Introduction to Myers-Briggs

The four temperaments of Myers-Briggs. Analysts. Diplomats. Sentinels. Explorers.

In Myers-Briggs, there are four “either or” predicaments that make us who we are:

Introversion vs Extroversion

  • Introverts generate energy when they are by themselves, and lose energy when they are with people. The energy of an Introverts is directed inwards, instead of outwards (of an Extrovert). Introverts like to do one thing at the time, instead of many things simultaneously. Generally, Introverts have more depth, and Extroverts have more breadth.
  • Extroverts gain energy from being with people, and lose energy when they are by themselves (for long periods of time). The energy of an Extrovert is directed outwards. Extroverts are better at juggling many different things at once. Extroverts are socially skilled, and are often social butterflies. Many Extroverts thrive on attention and are the life of the party. Extroverts are more open minded, less serious, and tend to live in the moment.

There are Introverts with a well developed Extroverted side, and there are Extroverts with a well developed Introverted side. This is, in fact, quite common. This is true for every Myers-Briggs attribute.

Here are two Extroverted actors. The ESFP is the most playful out of all 16 Myers-Briggs types. The ESTP is what happens when you marry a social buttefly to a risktaker.

Here is an Extroverted businessman. The ESTJ is the highest earner out of all 16 Myers-Briggs types. It is a money making machine.

Here are two Introverted actors. The INFJ is the most uncommon out of all 16 Myers-Briggs types. They are the “unicorns” of Myers-Briggs.

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Sensing vs Intutition

  • Sensors use their senses to navigate and understand the world. They are big on common sense. They are down to earth, practical, and use specific facts to understand a larger situation. Sensors often talk in a predictable, steady pace. When a Sensor is creative, it is almost always with their hands or their body. They don’t get that excited by words, they are more about action. Sensors are drawn to comedians with a strong physical presence, like Jim Carrey, Kevin Hart, and Eddie Murphy. Sensors get off on experiencing reality with their five senses.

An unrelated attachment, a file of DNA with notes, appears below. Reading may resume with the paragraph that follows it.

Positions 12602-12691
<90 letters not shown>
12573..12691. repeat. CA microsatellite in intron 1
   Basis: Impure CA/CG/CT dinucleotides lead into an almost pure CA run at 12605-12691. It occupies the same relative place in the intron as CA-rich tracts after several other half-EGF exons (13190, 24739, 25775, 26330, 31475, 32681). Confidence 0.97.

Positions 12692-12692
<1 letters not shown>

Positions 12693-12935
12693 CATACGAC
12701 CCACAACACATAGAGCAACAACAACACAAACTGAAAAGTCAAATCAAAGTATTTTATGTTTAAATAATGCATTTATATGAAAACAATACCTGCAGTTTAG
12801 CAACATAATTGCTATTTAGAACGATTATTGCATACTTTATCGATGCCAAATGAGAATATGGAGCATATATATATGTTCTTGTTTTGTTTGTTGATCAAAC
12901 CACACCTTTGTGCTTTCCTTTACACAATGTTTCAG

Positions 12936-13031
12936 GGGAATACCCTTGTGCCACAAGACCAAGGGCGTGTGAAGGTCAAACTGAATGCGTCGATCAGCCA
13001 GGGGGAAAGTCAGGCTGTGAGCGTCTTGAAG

• Intuitives are much more abstract in their thinking, they are drawn to systems, concepts, patterns, ideas, tendencies — the big picture stuff. Intuitives are self-conscious by nature, and use their internal language engine to translate their thoughts into acceptable speech patterns. Intuitives are much more imaginative, can get lost in thought, and bounce from subject to subject in a conversation. This can be annoying for a level headed Sensor. Sensors stay on one subject until it is done. Intuitives get off on processing information.

Sensors vs Intuitives. MBTI. Myers-Briggs.

Here are some physically competent Sensors. About 80% of all professional fighters are ISTPs (also most criminals). There is a similar trend among professional athletes. The ISTP is the best athlete, by far.

Here are three artistical Sensors. The ISFP is the most common type among successful musicians.

The INTJ is the best debater out of all 16 types. These two intuitives are the two biggest radioshow hosts of their time.